Michigan is coming off a tough road loss in the Big Ten championship game against Michigan State, but are now one win away from a rematch with a chance to return to the Frozen Four for a third straight year. This team is nothing like last year’s team, having lost multiple stars to the NHL, but the Wolverines can still make a run here. I like UM’s depth as much or more than last year’s as well as their greatly improved defensive game. As talented as last year’s team was, there was an overreliance on the Adam Fantilli line and a general indifference to defensive play. Their defensive game through the four Big Ten playoff games was the best I have seen during the Brandon Naurato era, something Maize and Blue fans have been desperate to see. Even with the star departures, this is still the best power play in the country, with first rounders Gavin Brindley and Rutger McGroarty running the highly effective first unit. The key for Michigan this weekend might be having less lenient referees – they struggled in recent NCAA tournament games where refs pocketed their whistles, requiring Michigan to find scoring outside of their special teams.

Contrary to comments made on the ESPN selection show, I wouldn’t call UND a particularly “heavy” team. They aren’t big, they don’t take penalties, and, unlike some of the previous iterations of this program, don’t make their living beating teams up in the messy areas. UND is a skilled team that depends on its best player, Jackson Blake, to drive scoring and relies on its forward depth to prevent matchup problems against the NCHC’s elite top lines. Goal prevention has been a problem, and considering they are facing the third best offense and best power play in the country, this matchup is not ideal. UND is likely to play their goalie situation close to the chest this week, with starter Ludvig Persson missing the past few weeks with “an undisclosed injury or illness.” Freshman Hobie Hedquist has been okay but not great when called upon in net, and was part of a generally poor effort in Friday’s loss to Omaha in the NCHC semifinal.

Providence Regional (Final on Sunday, 4pm EDT, ESPN2)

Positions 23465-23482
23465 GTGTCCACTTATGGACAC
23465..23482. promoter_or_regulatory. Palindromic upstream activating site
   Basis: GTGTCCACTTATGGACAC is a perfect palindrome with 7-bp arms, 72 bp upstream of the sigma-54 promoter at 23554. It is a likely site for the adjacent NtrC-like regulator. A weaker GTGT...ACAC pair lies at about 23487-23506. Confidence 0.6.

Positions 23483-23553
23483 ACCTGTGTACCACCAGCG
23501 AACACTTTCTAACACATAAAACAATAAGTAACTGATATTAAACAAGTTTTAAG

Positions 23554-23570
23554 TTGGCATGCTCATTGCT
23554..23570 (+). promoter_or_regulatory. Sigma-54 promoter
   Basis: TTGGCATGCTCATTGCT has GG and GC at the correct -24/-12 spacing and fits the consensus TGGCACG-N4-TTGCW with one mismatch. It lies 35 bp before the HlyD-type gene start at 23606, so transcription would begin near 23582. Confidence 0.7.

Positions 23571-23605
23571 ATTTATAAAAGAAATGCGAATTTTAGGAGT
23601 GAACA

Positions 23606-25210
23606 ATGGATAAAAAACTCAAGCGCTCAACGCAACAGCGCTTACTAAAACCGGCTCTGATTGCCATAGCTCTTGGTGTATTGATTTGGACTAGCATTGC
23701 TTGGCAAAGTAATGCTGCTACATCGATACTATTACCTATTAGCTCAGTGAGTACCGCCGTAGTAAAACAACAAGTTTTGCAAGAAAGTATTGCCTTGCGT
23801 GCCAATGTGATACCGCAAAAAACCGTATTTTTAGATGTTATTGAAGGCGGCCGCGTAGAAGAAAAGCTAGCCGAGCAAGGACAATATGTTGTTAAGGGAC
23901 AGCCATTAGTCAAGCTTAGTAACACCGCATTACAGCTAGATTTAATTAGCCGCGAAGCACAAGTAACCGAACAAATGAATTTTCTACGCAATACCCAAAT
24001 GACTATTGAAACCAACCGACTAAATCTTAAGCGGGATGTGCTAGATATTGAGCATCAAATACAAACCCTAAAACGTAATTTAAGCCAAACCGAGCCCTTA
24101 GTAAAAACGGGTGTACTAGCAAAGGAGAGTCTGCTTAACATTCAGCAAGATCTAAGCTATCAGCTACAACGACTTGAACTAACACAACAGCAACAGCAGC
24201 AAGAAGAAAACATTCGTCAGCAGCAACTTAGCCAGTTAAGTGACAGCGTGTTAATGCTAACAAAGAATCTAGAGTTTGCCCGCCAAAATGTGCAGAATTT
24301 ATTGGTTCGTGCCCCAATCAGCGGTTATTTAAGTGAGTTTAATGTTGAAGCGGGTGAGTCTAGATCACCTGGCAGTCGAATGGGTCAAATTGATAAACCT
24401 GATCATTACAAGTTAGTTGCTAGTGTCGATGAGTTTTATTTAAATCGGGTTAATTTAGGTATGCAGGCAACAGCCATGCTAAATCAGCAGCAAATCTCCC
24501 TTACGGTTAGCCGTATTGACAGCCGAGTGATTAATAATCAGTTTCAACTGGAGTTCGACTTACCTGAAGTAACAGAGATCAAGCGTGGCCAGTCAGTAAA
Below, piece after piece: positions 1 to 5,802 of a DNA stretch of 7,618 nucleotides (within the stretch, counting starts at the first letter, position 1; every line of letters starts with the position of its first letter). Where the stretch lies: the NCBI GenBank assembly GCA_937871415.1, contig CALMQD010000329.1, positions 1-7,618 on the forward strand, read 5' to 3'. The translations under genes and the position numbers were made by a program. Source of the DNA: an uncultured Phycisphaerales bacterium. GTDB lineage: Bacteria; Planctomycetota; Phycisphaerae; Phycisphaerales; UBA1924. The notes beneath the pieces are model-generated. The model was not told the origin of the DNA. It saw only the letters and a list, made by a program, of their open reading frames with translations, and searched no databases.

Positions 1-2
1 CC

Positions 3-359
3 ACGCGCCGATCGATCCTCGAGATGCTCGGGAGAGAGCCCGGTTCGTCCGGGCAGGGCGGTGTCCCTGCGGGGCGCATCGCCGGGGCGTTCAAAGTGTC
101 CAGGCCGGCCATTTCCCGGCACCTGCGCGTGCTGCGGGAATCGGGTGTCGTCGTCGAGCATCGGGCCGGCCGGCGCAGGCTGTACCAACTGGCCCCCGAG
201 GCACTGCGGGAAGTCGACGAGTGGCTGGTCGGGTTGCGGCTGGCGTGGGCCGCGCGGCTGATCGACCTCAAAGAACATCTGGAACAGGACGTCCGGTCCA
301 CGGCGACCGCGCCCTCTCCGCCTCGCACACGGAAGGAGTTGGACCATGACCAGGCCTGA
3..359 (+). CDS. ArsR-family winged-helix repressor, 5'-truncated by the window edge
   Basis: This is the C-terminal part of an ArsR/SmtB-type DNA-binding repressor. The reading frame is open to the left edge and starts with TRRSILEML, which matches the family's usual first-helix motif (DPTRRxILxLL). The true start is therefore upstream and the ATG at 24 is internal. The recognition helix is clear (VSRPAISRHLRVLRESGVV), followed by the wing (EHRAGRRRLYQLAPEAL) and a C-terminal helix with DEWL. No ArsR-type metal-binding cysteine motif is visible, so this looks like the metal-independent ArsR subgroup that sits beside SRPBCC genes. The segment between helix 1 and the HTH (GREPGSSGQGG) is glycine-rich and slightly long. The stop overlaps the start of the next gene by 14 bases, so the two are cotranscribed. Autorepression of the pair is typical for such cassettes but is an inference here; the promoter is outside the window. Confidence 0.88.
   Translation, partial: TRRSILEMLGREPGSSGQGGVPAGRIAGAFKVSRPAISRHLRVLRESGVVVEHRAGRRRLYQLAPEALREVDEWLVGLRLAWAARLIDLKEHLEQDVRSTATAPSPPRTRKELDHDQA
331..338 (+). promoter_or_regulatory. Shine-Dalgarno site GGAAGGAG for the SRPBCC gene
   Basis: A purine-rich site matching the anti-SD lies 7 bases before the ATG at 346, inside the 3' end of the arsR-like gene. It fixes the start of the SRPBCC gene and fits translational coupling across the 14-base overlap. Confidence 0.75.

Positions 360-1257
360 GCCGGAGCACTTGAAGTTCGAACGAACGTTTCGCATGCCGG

1 Boston College Eagles v. 16 Michigan Tech Huskies (Friday 2p EDT, ESPNU)

Did I put this regional last to convince you to read the whole thing before getting to Tech? Perhaps. Regardless, you’re still here so let’s do a quick chat about this game. We will have a full preview on this game coming later this week, so I’ll be somewhat brief.

Boston College is the best team in the country, and possibly the best team college hockey has seen since the 2016-17 Denver team that easily handled the first three teams it saw in the NCAA tournament (including Tech) before eking out a national championship win over Duluth. Still, this is hockey which means BC might have, at absolute best, a 50% chance of winning the title. Half the time, BC is going to find a way to lose one of its next four games.

In a nutshell, BC is pretty close to perfect. Nationally, the Eagles are number two in offense, number four in defense, number two in power play and number one in penalty kill. While they are young, most of their underclassmen have been battle-tested in the World Junior Championship. Their goaltender, freshman Jacob Fowler, is third in the country in save percentage among full-time starters and is perhaps the most skilled and athletic at his position in this tournament. Tech needs to keep it simple with BC. Stay out of the box, prevent odd-man rushes and block shots and passing lanes. If Tech can get an early lead or perhaps draw a major penalty and get multiple goals, the window to one of the biggest upsets in tournament history can open. The team is motivated to have a better showing than last year, and I think that happens. The only questions are how long can Blake Pietila keep BC off the board and whether Tech score in the meantime.